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    Mother’s Records, a basement store on the south side of Winnipeg’s Portage Avenue, was where I spent most of my part-time earnings in the late 70s. I spent hours in there each visit, and based on the records I chose, the staff would suggest other titles, which I’d often pick up as well… they always amazed me at how well they understood my musical preferences. And while the debut record by Boston has seemed to slip in favour over the years, I remember being in the shop the day it arrived, and likely being one of the first people in the city to take it home and be immersed in its progressive (for the time) sounds/recording. Bought *a lot* of records at Mother’s…

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  • May 1, 2018 at 11:58 am
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    Walrus Records in Kingston in the late 80’s and early 90’s, William and Hugh would say, you have to check this out! Nirvana Bleach on SubPop long before they became famous, Soundgarden. They got to know my tastes and always had something for me to listen to and/or buy. Loved that place!

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  • May 1, 2018 at 2:58 pm
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    My best ever? Having $500 left over after paying all the bills after Christmas, and taking a big list of songs from CFNY’s 1000 greatest songs of all time. I hit Sam’s first, and spent over 4 hours in the store, looking at every single cd in front section of the door. I walked out with 52 cds, hit HMV, got 10 more, then found a few more at one of used cd shops, then I had to buy another rack to hold them. Oh, and it did go over $500.

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  • May 1, 2018 at 3:16 pm
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    Sam the Record Man on Torontos Young Street. I bought my first album while visiting with my “cool” Aunt and Uncle. The Beatles White album. Once I got it home I found it was terribly warped, yet I still kept it. I couldn’t bear the thought of taking it back.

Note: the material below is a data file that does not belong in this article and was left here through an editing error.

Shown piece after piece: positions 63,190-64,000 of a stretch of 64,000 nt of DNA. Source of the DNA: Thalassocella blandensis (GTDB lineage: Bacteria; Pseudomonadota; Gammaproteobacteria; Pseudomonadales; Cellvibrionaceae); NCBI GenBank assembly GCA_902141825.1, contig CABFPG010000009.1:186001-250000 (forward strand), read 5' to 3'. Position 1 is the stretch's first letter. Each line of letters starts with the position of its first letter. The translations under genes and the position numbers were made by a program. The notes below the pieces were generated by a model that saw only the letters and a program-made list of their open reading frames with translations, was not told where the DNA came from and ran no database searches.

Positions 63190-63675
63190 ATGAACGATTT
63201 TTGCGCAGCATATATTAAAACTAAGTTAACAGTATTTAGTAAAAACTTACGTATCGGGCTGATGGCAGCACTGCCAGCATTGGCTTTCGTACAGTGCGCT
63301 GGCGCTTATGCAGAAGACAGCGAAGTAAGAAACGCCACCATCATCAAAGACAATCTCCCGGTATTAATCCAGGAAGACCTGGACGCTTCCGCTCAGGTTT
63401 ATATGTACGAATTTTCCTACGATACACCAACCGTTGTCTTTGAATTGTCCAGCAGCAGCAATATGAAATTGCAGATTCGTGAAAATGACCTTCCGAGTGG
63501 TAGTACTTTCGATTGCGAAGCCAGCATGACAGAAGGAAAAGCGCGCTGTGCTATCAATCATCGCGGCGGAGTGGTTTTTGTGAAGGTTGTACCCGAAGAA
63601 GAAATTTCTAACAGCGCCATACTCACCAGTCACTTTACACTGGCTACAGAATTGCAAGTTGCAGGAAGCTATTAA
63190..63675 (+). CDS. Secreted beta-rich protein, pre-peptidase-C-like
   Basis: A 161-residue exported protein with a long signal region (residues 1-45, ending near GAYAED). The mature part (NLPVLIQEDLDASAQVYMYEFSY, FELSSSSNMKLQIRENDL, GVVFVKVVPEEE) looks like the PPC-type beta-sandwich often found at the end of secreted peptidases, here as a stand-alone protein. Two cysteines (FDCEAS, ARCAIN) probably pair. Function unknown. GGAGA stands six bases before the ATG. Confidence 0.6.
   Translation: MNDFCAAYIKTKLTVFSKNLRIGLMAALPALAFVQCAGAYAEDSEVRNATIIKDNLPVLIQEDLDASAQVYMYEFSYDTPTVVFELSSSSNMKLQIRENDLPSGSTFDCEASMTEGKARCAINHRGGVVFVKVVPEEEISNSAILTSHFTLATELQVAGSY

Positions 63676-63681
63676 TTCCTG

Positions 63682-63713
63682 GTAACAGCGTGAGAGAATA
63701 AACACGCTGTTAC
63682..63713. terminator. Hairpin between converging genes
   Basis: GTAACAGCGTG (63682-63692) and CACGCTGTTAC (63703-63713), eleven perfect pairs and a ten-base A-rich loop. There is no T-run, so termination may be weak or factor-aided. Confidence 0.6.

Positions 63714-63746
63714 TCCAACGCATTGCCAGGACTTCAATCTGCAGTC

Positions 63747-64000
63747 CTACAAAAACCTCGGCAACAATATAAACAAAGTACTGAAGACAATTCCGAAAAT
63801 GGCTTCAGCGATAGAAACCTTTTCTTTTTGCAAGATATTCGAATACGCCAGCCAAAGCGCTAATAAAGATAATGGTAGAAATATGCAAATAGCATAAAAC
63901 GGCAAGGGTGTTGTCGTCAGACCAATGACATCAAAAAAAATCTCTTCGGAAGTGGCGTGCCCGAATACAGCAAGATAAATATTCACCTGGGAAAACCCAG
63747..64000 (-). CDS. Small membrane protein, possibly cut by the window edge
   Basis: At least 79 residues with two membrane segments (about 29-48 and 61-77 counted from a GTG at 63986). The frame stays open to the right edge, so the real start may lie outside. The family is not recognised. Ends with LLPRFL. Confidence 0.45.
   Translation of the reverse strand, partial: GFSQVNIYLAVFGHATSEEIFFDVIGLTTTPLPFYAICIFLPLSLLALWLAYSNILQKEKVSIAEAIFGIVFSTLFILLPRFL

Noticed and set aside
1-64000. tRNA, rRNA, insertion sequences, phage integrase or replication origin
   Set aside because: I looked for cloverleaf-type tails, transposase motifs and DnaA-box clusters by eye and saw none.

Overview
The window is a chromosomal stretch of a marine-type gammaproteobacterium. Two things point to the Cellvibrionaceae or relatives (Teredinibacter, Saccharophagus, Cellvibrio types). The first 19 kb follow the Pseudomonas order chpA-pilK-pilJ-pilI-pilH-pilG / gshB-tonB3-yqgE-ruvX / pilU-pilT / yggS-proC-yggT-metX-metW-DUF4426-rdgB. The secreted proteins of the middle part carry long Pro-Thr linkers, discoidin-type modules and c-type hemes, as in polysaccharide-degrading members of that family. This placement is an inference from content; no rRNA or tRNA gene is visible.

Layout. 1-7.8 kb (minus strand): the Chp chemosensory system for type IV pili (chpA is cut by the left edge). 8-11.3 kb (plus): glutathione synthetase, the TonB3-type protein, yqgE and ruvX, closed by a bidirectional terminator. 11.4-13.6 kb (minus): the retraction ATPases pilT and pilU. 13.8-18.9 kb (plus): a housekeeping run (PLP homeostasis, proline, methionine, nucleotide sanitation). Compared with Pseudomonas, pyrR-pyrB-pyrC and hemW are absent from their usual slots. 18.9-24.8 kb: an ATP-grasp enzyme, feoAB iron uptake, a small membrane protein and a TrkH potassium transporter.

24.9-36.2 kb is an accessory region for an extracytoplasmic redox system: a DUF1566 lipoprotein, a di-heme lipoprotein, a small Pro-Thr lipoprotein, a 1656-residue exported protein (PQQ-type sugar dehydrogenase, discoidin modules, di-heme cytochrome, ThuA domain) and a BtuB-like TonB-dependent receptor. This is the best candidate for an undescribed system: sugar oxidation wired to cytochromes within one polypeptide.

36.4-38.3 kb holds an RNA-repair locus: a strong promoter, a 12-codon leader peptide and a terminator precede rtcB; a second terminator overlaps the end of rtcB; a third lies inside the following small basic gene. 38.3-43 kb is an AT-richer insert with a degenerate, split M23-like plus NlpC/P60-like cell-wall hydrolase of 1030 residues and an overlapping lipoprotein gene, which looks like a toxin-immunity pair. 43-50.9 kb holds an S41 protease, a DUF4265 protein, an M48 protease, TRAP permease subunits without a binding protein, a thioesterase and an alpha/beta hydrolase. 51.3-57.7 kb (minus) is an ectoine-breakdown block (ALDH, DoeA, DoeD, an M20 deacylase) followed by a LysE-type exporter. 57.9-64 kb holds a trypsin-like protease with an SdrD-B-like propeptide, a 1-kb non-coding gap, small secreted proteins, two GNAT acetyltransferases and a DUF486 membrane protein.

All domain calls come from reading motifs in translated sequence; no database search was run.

Reply
  • May 2, 2018 at 1:17 am
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    I worked at The Record Peddler and for the record I would like it to be known that the “surly prick at the cash” was the other guy and not me. Thank you.

    Reply
    • May 2, 2018 at 7:39 am
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      Thanks for the clarification. I do miss that other guy, though. That was part of the fun of shopping there.

      Reply
  • May 2, 2018 at 4:17 pm
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    Record on Wheels Barrie. May 31 1985. Got work Early because the City shut off the electricity, because the tornado was on the way. I sat in the doorway of the record store and witnessed the rain, hail and sonic booms from the thunder storm as the tornado tore through the neighborhood i now live in. Or the first time I heard a CD played in that same store.

    Reply
  • May 3, 2018 at 4:30 am
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    That’s easy. Frequenting the Used CD, vinyl and cassette places in Toronto during the 90s, one of my favourite places was on the 2nd floor of building downtown, on Yonge Street a little south of College. Creaky floors, musty smell, glass displays of tapes, an unassuming place with character. Two decades later, I find out the place I frequented every week was once the legendary venue “The Bluenote”

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  • May 3, 2018 at 8:54 am
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    When the woman behind the counter was so impressed with my purchases that she gave me a whole bunch of free promo material including 5 cd’s…my friends got nothing so I was the star!

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  • May 4, 2018 at 12:14 am
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    MusiPlex on Portage Avenue in Winnipeg sometime in the late 80’s. I lived in the country most of my life and this place was amazing! First place you could actually listen to music on headphones before you bought it. Super technology back then…and on CD’s to boot. Ye haw!! Lol

    Reply